Everyday observations in Iraq
Back in the business center, listening to Dave Matthews Band live at Luther College. Thought it is about time to share some everyday observations from Iraq:
1. Sweden, and Swedish Social Democracy, is present as always. Except for Volvos, Ericsson cell phones, loads of Swedish Kurds visiting the region for the summer etc we have also visited Olof Palme's Park. I also heard that a school is called the Anna Lindh school. It was quite late and dark when we visited the park so Claes' picture did not come out as perfect as we have been used to but still: You can see the sign in the park above with the famous quote "Alla folks frihet, hela varldens fred". In Swedish. We were all very touched, of course.
2. Speaking about parks, there are parks everywhere and the people here love their BBQ:s. You always see big families together until late in the evening and I can only say that we should do that more back home.
3. Kids stay out VERY late, all you mums and dads who read this blog. Basically they are out playing until their folks are heading home, and I guess there is not a market for baby sitting here. Instead the kids hang out with their parents and family all night, seems pretty natural to me.
4. The students we meet unfortunately/still speak very little English, although there are exceptions to the rule. Our Kurdish friends who now live in Sweden are great at translating but I have not used sign language this much since... I was playing charades with Jim's and Jean's extended family during Thanksgiving in Cleveland, Ohio in 2001?! It works pretty ok for practical stuff, but since I want to discuss politics and globalization with everyone I meet it is somewhat frustrating, but understandable.
5. There is no McDonald's yet, but a poor but fun copy called MaDonal. They use an indentical logo (the golden arches, Ronald, etc) and they will soon be seen in court, I guess.
6. Pedestrian crossings and traffic lights have yet to find their way down here, traffic is crazy but still everything works in some interesting way. Investments in infrastructure can be seen everywhere though.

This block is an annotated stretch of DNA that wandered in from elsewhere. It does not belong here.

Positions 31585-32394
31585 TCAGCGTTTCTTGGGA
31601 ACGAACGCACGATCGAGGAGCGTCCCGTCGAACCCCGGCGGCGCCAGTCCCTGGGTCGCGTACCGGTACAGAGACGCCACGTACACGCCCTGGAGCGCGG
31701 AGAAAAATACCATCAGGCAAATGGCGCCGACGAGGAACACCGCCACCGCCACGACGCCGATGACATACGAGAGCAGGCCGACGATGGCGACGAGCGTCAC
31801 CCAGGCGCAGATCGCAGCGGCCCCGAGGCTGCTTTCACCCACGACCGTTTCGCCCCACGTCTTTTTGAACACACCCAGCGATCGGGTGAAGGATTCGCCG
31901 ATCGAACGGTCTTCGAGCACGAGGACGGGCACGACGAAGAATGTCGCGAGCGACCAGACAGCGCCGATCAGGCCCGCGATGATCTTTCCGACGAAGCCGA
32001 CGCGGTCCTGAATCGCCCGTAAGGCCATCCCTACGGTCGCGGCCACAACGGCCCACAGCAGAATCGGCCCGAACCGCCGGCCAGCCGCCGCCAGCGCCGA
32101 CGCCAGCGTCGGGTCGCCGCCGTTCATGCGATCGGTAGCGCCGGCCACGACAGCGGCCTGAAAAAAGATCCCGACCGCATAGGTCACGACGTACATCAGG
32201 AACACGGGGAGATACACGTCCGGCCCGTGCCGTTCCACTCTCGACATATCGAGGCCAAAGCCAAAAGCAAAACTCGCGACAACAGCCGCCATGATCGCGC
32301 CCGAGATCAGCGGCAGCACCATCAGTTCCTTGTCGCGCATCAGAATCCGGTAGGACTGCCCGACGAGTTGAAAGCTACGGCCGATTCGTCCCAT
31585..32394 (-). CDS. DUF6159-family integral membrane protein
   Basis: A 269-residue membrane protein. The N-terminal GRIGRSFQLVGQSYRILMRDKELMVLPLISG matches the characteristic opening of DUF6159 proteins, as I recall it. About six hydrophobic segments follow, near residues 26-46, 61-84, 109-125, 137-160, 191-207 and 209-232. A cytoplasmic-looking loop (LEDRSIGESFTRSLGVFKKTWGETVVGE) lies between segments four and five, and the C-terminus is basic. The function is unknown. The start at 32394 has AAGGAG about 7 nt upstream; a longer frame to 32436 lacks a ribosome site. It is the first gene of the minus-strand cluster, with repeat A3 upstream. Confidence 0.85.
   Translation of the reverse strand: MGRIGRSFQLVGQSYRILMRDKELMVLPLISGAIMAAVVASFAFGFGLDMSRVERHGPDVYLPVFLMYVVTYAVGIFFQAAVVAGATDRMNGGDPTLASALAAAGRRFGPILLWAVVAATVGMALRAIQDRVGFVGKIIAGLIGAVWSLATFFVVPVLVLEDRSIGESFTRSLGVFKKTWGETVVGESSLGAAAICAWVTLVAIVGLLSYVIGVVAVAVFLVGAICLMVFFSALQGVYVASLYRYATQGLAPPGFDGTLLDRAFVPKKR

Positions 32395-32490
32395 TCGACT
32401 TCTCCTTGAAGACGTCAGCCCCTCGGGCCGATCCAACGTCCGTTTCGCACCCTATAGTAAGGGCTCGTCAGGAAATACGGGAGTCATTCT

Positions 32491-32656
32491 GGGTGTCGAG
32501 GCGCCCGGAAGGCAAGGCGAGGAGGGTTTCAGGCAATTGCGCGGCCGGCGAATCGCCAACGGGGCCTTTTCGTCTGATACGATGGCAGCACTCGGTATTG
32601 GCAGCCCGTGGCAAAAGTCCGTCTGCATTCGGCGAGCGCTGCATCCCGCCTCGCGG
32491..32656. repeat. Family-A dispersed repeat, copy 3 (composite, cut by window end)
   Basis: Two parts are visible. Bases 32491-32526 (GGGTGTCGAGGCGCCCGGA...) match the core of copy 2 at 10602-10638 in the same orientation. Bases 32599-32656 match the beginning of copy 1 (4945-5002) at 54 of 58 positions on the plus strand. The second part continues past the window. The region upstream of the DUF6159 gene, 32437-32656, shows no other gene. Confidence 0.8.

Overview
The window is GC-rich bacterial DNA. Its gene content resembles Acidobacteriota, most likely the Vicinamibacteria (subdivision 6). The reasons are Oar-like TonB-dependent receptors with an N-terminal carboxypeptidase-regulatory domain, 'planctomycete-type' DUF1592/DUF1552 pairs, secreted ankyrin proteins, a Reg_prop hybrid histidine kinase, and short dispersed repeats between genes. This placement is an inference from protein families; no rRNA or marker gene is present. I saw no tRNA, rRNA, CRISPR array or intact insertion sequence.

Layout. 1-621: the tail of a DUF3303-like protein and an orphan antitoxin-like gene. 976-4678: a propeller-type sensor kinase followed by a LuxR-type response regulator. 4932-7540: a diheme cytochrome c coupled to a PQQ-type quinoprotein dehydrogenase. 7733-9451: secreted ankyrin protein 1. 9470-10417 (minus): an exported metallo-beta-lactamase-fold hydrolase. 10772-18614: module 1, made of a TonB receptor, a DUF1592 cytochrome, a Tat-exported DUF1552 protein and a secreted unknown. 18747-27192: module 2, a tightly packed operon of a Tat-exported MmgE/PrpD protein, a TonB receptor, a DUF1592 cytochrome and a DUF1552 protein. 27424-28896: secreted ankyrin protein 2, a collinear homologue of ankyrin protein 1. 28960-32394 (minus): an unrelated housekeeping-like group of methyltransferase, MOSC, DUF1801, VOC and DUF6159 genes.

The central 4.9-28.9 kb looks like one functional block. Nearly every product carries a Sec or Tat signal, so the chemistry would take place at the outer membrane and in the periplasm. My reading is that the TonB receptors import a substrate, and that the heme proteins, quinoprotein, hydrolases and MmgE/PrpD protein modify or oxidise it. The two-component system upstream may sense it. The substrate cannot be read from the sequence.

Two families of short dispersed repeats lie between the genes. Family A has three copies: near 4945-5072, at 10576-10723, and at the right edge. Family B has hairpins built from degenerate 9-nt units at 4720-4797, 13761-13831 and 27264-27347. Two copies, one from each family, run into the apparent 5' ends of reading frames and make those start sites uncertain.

7. I have never seen this many flags in a country. Ever. The amount of Kurdish flags you see during a walk downtown beats (or at least equals) New York or Washington DC after 911 back in 2001. The Kurdish flag is red, white and green with a sun in the middle and tell me if you want me to bring a pin back home. They are sold pretty much everywhere.
8. The food is very good, I have eaten a lot of nan bread, chicken and meat kebab. They always give you way too much and we normally manage to finish half of the food we are served. For lunch you often get a tomato soup which reminds me that I should eat soup more often. Tuborg is actually one of the beers you see most frequently, together with Carlsberg and Heineken. During meetings you are always served a soda (with drinking straws, why don't we use that anymore, it is fun!) and later during the meeting tea with loads of sugar.
9. Kurdish people are really really nice, warm and open. Our hosts always hang out with us all the time, they buy us water, we try to pay, they get really angry, and if you sneak away to buy something they want to pay for it anyway. We get invited to weddings, lunches and dinners all the time. Today we will have lunch with my friend Fyda's family, and they bought a sheep that they will cook for us.
10. Last thing, and as Emma pointed out for me. We are used to Western style toilets but here the simple hole in the ground is still standard. That's ok, you get used to it. But there is no toilet paper, instead a hose or a carafe with water can be found. But how do you manage without getting wet when you put your pants on? The whole Middle East is coping, so there must be something we don't get...
Conclusion: With people this great it is impossible not having a good time and I really hope that we will manage to start a project here in the near future (possibly a Youth Center in Kirkuk focusing on democracy and gender equality) . In that way we will be able to give something back to the wonderful people we have met here.